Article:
Chapter 7 Neighborhood Clinics: An Academic Medical Center-Community Health Center Partnership Mina Silberberg Kimberly S. H. Yarnall Fred Johnson Devdutta Sangvai Rupal Patel Susan D. Yaggy 70
Chapter 8 Free Clinics Helping to Patch the Safety Net Stephanie Geller Buck M. Taylor H. Denman Scott 77
Chapter 9 Impact of Providing a Medical Home to the Uninsured: Evaluation of a Statewide Program James M. Gill Heather Bittner Fagan Bryan Townsend Arch G. Mainous, III 86
Chapter 10 Characteristics of Patients at Three Free Clinics Rachel Mott-Keis Linda Gifford DeGeus Suzanne Cashman Judith Savageau 106
Chapter 11 Donated Care Programs: A Stopgap Measure or a Long-Run Alternative to Health Insurance? Jeffrey T. Kullgren Erin Fries Taylor Catherine G. McLaughlin 120
Chapter 12 Missed Appointment Rates in Primary Care: The Importance of Site of Care Karen E. Lasser Ira L. Mintzer Astrid Lambert Howard Cabral David H. Bor 132
Chapter 13 Free Clinics and the Uninsured: The Increasing Demands of Chronic Illness Mohan M. Nadkarni John T. Philbrick 144
Chapter 14 Missed Opportunities for Patient Education and Social Worker Consultation at the Arbor Free Clinic Marie Soller Lars Osterberg 154
Chapter 15 Adapting the Chronic Care Model to Treat Chronic Illness at a Free Medical Clinic Robert J. Stroebel Bonnie Gloor Sue Freytag Douglas Riegert-Johnson Steven A. Smith Todd Huschka Jim Naessens Thomas E. Kottke 162
Chapter 16 Medical Respite Care for Homeless People: A Growing National Phenomenon Suzanne Zerger Bruce Doblin Lisa Thompson 173
Part II Student-Run Clinics
Chapter 17 Balancing Service and Education: Ethical Management of Student-Run Clinics David Buchanan Renee Witlen 181
Chapter 18 Quality of Diabetes Care at a Student-Run Free Clinic Kira L. Ryskina Yasmin S. Meah David C. Thomas 189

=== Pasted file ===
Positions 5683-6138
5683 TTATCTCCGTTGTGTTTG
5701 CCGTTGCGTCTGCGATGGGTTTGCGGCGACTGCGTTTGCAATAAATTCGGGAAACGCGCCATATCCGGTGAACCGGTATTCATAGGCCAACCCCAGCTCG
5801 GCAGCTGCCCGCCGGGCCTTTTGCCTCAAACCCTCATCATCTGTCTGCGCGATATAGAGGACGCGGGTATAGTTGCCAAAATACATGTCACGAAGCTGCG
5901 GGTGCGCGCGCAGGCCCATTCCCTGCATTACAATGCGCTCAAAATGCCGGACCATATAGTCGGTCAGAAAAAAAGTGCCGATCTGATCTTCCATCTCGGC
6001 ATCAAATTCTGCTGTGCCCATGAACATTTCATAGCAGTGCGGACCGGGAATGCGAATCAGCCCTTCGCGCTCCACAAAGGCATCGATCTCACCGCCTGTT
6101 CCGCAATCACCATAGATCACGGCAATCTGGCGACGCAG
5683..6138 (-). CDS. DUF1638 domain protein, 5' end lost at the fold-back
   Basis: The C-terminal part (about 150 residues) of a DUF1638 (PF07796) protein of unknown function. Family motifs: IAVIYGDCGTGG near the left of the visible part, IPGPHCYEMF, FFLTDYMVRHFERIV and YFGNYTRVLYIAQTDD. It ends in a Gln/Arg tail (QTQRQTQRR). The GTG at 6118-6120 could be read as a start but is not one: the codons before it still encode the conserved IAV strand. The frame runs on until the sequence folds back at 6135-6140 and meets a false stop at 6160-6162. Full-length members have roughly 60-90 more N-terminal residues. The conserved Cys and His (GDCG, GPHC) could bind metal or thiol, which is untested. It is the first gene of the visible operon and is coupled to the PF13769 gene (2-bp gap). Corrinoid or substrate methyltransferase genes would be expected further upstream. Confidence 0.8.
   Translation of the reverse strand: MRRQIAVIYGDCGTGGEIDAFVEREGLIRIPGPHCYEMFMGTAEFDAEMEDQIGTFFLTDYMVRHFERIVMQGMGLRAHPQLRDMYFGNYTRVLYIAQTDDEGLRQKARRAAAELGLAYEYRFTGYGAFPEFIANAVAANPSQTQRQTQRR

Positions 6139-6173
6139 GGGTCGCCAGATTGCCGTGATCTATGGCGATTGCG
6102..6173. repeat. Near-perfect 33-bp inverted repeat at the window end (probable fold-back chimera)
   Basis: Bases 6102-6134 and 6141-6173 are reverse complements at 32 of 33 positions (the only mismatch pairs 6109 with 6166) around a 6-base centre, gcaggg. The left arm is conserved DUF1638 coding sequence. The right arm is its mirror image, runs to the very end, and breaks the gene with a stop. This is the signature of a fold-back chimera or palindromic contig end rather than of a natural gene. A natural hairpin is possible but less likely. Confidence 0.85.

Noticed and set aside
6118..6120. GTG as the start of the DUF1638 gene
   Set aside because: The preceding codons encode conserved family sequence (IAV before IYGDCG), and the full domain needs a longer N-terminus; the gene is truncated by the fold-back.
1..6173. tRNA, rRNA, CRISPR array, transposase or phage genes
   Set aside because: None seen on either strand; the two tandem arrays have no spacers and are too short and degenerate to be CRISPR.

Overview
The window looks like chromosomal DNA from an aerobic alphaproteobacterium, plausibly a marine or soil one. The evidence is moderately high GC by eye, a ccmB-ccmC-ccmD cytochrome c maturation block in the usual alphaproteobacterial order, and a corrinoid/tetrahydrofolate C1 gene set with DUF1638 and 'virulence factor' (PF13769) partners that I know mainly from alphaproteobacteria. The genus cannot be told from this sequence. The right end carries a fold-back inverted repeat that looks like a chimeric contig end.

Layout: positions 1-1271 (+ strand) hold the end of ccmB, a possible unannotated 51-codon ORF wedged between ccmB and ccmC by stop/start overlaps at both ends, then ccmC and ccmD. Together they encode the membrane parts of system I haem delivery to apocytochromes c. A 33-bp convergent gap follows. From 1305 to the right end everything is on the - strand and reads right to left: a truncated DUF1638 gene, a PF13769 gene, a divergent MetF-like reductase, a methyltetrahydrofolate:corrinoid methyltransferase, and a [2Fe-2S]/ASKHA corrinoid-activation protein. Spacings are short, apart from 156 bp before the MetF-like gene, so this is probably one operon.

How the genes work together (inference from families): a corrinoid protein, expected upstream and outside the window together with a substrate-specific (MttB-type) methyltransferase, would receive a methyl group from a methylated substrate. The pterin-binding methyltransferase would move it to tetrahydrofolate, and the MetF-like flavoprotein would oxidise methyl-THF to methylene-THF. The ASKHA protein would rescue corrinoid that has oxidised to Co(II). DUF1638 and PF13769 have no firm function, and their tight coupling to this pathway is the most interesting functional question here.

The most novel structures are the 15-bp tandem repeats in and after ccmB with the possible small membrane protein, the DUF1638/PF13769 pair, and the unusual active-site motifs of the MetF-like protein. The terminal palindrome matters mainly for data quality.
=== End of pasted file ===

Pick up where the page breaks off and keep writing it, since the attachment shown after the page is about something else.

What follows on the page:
Chapter 19 Students Who Participate in a Student-Run Free Health Clinic Need Education about Access to Care Issues B. Brent Simmons Daniel DeJoseph James Diamond Lara Weinstein 202
Chapter 20 The UCSD Student-Run Free Clinic Project: Transdisciplinary Health Professional Education Ellen Beck 208
Chapter 21 Charlottesville Health Access: A Locality-Based Model of Health Care Navigation for the Homeless Steven E. Bishop James M. Edwards Mohan M. Nadkarni 222
Chapter 22 UCLA Mobile Clinic Project Joseph Hastings Donna Zulman Soma Wali 228
Chapter 23 The Promise Clinic: A Service-Learning Approach to Increasing Access to Health Care Manuel Jimenez Jennifer Tan John Babineau Jennifer Jimenez Todd Billet Charlene Flash Steven J. Levin Bernadette West Alfred F. Tallia 233
Chapter 24 Engaging Student Health Organizations in Reducing Health Disparities in Underserved Communities through Volunteerism: Developing a Student Health Corps Vickie M. Mays Lichin Ly Erica Allen Sophia Young 242
Chapter 25 HealthSTAT: A Student Approach to Building Skills Needed to Serve Poor Communities Carmen Patrick Mohan Arun Mohan 257
What People are Saying About This
"Student-run clinics and free clinics are relatively unique practices that do not have much written about them. I believe that this publication will serve an important need for those interested in learning more about these programs."